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Have you ever woken up and felt like you were in a bad dream? Everyone around you is complaining and blaming you for everything that is going wrong. People you thought were your friends seem distant and critical. You feel like everyone is the enemy and behind every tree and office plant, there is a great conspiracy. You feel alone and unhappy. Worst of all you dread getting out of bed and going to work because you already know how the day is going to turn out…miserable. The good news is that you’re not having a bad dream! The bad news is that you may have missed the pulse of change.

Change is a constant in our lives. From the day we are born we undertake a magnificent journey of evolution adapting to our surroundings as we learn and grow. Change is the story of our lives and of human history. It has brought us great joy and great tragedy depending on how people have responded to it. We can be sure that even when things are going great, change is bound to happen as technology evolves and we interact with people. In fact, when you feel things are changing, you have four options:

  • IGNORE
  • FIGHT
  • DOMINATE
  • ENGAGE

The very fact that we cannot control our social and natural environments, both wild cards in our lives, indicate that change while predictable and manageable is not controllable. You can always expect the unexpected in very unpredictable ways. Ignoring it, only puts off the inevitable and prevents us from preparing for it, and fighting it only depletes our energies to focus on what really matters…OUR OWN SUCCESS!

The most effective approach to change is engaging it straight on with passion and a positive attitude.

The best way to engage change is to keep two metaphorical fingers on the pulse of change. We as humans have a great capacity to adapt, evolve and innovate but to do so we have to have a little bit of vision, a measure of risks, and a pinch of conflict, all indicators that change is afoot. Unfortunately, we are taught from a very young age to resist our urges to be creative, instinctive, and experimental. We are also taught that conflict is a very bad thing. However, it is the competitive nature of conflict that is the engine of change and it is a conflict that signals that we are going too fast or that we have forgotten something along the way.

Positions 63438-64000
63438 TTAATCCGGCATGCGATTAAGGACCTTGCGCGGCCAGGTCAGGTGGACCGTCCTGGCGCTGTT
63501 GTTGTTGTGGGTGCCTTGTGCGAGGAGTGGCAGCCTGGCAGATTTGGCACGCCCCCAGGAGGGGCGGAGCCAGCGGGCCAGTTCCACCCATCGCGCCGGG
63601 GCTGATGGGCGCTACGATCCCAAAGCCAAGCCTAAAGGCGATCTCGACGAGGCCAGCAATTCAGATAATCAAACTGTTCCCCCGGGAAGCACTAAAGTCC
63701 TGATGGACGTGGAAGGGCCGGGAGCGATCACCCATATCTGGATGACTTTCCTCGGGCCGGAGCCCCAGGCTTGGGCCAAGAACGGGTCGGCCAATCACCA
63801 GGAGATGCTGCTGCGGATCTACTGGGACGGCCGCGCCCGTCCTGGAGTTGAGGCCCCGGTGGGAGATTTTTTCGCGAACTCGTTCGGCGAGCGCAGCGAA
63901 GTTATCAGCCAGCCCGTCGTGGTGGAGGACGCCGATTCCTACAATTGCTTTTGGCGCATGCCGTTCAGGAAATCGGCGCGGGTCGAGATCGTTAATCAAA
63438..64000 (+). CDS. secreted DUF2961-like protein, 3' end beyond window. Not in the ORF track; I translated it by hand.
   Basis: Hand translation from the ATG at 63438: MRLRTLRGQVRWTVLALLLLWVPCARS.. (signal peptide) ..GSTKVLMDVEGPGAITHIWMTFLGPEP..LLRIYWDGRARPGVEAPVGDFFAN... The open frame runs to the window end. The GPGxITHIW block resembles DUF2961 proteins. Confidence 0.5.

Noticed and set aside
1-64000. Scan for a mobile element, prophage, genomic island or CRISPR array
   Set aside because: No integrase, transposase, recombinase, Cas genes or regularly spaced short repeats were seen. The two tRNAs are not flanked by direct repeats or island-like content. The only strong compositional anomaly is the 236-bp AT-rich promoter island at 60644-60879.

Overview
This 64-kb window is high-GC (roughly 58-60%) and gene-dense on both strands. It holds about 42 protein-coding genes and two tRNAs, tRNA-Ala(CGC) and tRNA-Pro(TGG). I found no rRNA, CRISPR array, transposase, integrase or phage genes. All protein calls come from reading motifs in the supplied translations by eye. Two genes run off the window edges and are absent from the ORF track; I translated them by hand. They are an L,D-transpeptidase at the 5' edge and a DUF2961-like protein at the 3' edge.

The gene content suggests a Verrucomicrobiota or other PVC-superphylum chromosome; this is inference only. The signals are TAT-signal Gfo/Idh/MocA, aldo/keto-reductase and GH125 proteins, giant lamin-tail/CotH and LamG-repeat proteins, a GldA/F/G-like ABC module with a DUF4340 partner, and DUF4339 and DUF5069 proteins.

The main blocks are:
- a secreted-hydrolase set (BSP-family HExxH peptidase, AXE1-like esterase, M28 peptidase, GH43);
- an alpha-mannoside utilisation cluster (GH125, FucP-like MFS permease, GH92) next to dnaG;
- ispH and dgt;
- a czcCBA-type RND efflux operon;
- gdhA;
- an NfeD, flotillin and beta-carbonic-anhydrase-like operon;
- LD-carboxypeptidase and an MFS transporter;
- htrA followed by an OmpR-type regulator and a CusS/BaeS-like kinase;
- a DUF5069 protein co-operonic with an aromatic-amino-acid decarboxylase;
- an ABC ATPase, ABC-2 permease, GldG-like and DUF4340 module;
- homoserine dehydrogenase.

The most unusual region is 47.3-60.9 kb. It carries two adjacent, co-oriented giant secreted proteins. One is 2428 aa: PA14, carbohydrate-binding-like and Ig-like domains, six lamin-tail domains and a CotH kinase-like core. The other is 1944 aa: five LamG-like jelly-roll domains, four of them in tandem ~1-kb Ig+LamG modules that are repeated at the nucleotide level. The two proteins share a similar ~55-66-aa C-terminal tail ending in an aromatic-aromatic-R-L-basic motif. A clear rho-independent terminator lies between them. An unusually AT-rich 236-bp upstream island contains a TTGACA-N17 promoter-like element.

Part of successfully engaging change is to resolve our internal and external conflicts. We can have all the physical evidence necessary to indicate that a change in needed if our team is conflicted or divided, change is all that much harder. Make no mistake that in every change process, there are people and organizations who profit from our inaction or chaos and who seek to keep us from changing so they can continue profiting from the insecurity created by our situation.

Luckily we all have in us an internal and human mechanism that helps us to recognize both the potential for change and spoilers out to prevent us from changing. When we see conflict our natural instincts encourage us to collect and organize data, analyze it, and propose solutions. However, we do not know what to do when our head is telling us one thing and our instinct is telling us something else. What do we do when everything is pointing in a particular direction, but every time we look that way, we get a foreboding feeling? This feeling is the pulse of change telling us that something needs be resolved. Our job is to read those signs both in ourselves and our teams by asking the right questions that lead to clarity of purpose and better quality of relationships with the people joining us on the journey of change.